Unnecessary Obstacles

“Playing a game is a voluntary attempt to overcome unnecessary obstacles.”
The Grasshopper

I was reminded of this quote I had written down from my reading of The Grasshopper a few months ago. As I was trying to make my decision about what side-missions and objectives to cover in Final Fantasy X-2, whether or not I should just straight to the final boss or even stop playing completely, I thought about that quote. It described in simple and direct detail exactly what I was doing. That is, taking on “unnecessary obstacles” in the pursuit of my own personal mission to try and get the highest percentage points complete in the game as possible and in playing the game itself.

The game Final Fantasy X-2 tracks your way through the game. I should say that up front. In wondering if I should go and take on monsters or missions in various areas, I am reminded that completion of certain plot elements in the game reward the player with percentage points. With the highest percentage, the player gets the best ending, the desirable one. And I do want it. For reasons that are not entirely clear to my conscious mind, and despite the fact that I could watch the ending online easily, I am taking on mini-games and dialogue options that I know I will not like just for the sake of a few more points, sometimes even fractions of a point. I continue to beat my head, metaphorically speaking, against the wall that is this game in the pursuit of the nugget of entertainment that I might mine from the experience, that small spark of joy.

In a more abstract sense, starting any game is like my own experiences with Final Fantasy X-2. Entering any game world, taking part in the “magic circle”, is a voluntary expedition. It is the exploring of a space through willful intent. You agree to the world and its quirks by entering into it. Passing through “simulation gap” is the invoking of a strange user agreement. This EA is not in giving up your rights to use the content of the game but your own roles within the world. Coming into the world, not unlike Alice, means that the rules of reality are strange, distorted and even a subset. Yet that first step must be one of choice, of willfulness, of voluntary commitment to the world.

To play a game is to take on tasks. Commonly known as missions or quests in any modern game, these are the driving force of the narrative existence of the player. In order to get anything done, to make progress along the linear pathway of the plot, the player must take on tasks that have some meaning in the game world (anchor the task) while also providing a meaning reward for the player (lure). If the player is given a binary options then the reward of either option must be presented in such a way, through pre-knowledge or exposition, so that each choice is meaningful for either the player in the moment or the story as a greater whole. In other words, if the player understands, at least on some level, what the carrot is, then the choice of sticks will be easier. There must a lure for each choice, a meaning for them, so that each choice can be justified not only within the player’s internal narrative but that of the game.

To use what might be somewhat of a strange metaphor, the idea puts me in the mind of a fishing trip. From my own personal history, this would mean the adoption of the manner of the way that fishermen acted and spoke. More on the first than the second. There was very little speaking during the trip and while on the water — this was freshwater fishing, talking sacred the fish I was told. Therefore, there was a type of attitude needed to approach this type of game, a mind adjustment needed for the process.That and the taking of various bait thought to work. This was not unlike the ideas on what would work and wouldn’t given previous experience with a game or fishing spot, the bias that is taken through the “simulation gap” and into the “magic circle”. Then there is the picking of a spot, some narrative justification, rationalization that one spot should be better than another. Then lures would be used on each line, the reward of “unnecessary obstacles” of the actual waiting and wishing for fish to bite the lines. Each task, line in the water, might or might not give some manner of success. Each was, in its own way, a quest or mission taken in the game. Success was wished for and wanted but regardless of the outcome, they are added up the overall narrative of the experience, the session.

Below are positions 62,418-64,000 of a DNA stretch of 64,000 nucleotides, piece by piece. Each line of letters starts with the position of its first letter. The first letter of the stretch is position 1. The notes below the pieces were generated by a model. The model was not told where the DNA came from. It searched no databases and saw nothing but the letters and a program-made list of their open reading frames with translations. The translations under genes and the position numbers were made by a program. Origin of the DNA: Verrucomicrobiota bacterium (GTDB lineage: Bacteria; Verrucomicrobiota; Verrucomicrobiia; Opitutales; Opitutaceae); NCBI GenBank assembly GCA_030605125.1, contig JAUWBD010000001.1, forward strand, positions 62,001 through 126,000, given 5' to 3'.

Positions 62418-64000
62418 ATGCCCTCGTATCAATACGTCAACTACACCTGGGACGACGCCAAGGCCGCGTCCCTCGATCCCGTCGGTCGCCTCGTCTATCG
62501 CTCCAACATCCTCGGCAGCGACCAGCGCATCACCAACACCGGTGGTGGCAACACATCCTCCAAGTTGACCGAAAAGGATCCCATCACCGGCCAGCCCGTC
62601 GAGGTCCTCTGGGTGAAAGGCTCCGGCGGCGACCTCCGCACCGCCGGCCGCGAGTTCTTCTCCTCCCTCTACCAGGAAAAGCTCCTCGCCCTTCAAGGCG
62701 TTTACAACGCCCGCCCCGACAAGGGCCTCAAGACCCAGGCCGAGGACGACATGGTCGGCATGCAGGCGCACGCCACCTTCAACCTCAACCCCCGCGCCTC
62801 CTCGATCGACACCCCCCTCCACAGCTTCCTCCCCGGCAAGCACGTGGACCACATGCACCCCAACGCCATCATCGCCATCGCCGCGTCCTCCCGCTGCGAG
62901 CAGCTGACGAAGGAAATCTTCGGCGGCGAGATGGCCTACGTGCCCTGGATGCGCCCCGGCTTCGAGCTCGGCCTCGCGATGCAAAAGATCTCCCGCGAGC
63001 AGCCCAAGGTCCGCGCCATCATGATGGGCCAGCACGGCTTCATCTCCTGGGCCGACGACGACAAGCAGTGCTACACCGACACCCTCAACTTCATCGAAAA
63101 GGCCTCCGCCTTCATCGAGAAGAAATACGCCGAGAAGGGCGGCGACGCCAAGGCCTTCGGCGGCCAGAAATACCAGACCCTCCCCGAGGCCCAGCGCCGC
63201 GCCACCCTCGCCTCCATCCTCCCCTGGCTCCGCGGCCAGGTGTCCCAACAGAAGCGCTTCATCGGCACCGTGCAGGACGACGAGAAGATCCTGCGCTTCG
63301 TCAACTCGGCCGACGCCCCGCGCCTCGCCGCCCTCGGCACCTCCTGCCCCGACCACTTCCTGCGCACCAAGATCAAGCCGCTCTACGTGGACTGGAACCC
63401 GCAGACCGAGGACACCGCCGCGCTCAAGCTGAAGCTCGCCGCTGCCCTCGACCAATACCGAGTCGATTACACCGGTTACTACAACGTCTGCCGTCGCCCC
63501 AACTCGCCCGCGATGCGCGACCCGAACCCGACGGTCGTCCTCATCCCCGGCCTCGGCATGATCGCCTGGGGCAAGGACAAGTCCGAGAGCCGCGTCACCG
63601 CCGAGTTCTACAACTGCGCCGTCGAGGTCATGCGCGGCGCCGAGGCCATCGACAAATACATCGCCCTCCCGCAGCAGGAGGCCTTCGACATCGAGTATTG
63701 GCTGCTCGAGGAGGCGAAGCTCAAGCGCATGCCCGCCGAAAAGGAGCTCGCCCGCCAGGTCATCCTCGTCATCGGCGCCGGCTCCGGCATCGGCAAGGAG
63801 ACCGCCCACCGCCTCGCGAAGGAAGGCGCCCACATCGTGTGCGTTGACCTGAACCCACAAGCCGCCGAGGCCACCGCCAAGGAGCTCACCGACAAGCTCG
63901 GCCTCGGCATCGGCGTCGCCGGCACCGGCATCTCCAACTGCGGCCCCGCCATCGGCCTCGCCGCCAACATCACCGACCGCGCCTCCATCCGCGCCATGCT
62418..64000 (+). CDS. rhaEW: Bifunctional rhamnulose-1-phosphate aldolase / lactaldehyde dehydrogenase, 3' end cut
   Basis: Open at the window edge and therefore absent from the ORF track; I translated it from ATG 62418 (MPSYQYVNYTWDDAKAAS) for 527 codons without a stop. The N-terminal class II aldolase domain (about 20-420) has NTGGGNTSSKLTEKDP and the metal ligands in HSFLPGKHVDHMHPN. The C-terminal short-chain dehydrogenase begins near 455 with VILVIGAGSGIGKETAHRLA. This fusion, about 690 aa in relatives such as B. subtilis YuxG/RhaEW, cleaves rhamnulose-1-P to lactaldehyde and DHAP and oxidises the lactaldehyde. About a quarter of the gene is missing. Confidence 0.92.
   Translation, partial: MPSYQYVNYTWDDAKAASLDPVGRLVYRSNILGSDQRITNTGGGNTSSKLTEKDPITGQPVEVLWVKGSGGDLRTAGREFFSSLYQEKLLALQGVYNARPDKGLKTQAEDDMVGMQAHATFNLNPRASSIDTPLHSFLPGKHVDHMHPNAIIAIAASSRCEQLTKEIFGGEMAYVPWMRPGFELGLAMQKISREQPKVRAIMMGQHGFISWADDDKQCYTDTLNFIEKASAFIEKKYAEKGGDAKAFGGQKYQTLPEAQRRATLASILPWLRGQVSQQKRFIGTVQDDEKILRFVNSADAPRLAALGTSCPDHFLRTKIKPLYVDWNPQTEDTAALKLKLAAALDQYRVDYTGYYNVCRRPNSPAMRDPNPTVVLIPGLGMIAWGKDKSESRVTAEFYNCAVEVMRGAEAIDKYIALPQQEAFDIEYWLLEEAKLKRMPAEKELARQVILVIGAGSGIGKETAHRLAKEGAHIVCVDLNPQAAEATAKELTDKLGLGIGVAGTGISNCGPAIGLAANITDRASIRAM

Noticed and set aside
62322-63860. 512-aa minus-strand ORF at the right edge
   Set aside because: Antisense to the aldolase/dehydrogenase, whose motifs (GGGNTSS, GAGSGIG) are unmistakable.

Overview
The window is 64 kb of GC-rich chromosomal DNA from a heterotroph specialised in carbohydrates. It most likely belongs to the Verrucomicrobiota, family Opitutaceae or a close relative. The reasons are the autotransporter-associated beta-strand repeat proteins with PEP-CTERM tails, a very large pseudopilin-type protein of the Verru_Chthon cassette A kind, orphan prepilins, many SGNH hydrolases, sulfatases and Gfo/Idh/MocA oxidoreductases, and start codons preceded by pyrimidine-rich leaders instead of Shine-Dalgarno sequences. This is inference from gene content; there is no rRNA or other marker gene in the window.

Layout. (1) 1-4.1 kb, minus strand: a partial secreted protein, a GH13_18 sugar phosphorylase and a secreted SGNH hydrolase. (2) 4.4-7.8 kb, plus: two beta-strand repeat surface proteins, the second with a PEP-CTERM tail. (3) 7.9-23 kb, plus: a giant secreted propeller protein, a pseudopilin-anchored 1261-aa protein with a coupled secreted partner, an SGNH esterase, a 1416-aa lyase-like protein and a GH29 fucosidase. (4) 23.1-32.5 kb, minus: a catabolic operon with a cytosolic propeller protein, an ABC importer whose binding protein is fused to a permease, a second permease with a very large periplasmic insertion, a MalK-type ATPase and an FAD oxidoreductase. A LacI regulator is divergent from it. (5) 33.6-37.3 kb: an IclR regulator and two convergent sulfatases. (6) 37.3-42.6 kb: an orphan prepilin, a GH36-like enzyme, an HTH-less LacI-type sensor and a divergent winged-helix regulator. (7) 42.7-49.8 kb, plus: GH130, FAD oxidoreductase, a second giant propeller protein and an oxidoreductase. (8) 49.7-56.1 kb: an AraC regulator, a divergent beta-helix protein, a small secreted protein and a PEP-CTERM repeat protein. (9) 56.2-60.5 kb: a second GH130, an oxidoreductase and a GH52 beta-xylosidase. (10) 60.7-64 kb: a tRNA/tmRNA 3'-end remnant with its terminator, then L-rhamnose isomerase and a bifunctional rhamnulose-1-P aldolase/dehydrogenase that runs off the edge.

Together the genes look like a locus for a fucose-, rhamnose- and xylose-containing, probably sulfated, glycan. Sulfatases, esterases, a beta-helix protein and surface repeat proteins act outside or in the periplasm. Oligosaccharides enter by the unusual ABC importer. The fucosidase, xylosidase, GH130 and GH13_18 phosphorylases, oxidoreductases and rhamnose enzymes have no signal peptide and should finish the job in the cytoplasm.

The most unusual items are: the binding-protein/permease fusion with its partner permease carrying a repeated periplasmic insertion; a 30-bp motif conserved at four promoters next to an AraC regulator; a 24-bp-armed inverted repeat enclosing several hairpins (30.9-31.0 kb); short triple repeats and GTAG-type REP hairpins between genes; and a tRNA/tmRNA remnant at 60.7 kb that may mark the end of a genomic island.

We play games to make choices. By the simple logic, we must want the presence of situations that will cause us to have to choose. The more choices, the better. In the pursuit of verisimilitude of the subset of reality, we take place in simulations that will cause us to stay in the simulation as long as possible. Thus, the use of “unnecessary obstacles”. The perfection of a clean experience, the perfect ending, is not something we want. We dislike and disengagement from anything that does meets the uncanny valley of realism. If things are too good for the protagonist, things going too well, we stop the experience. On some level, we recognize and crave the imperfection of realism. We want the dirt and grime. Despite the call for better looking video games, we always prefer the filters that blur, the rough edges. We seek out the situations that will give us a challenge, even if it is only imaginary. We continue to seek out the “obstacles”, the rocks in our paths. Given the choice of the well-beaten or blazing a new path, we choose the harder of the two. This tendency, be it a drive or not, means we choose the “unnecessary obstacles” over the smooth road.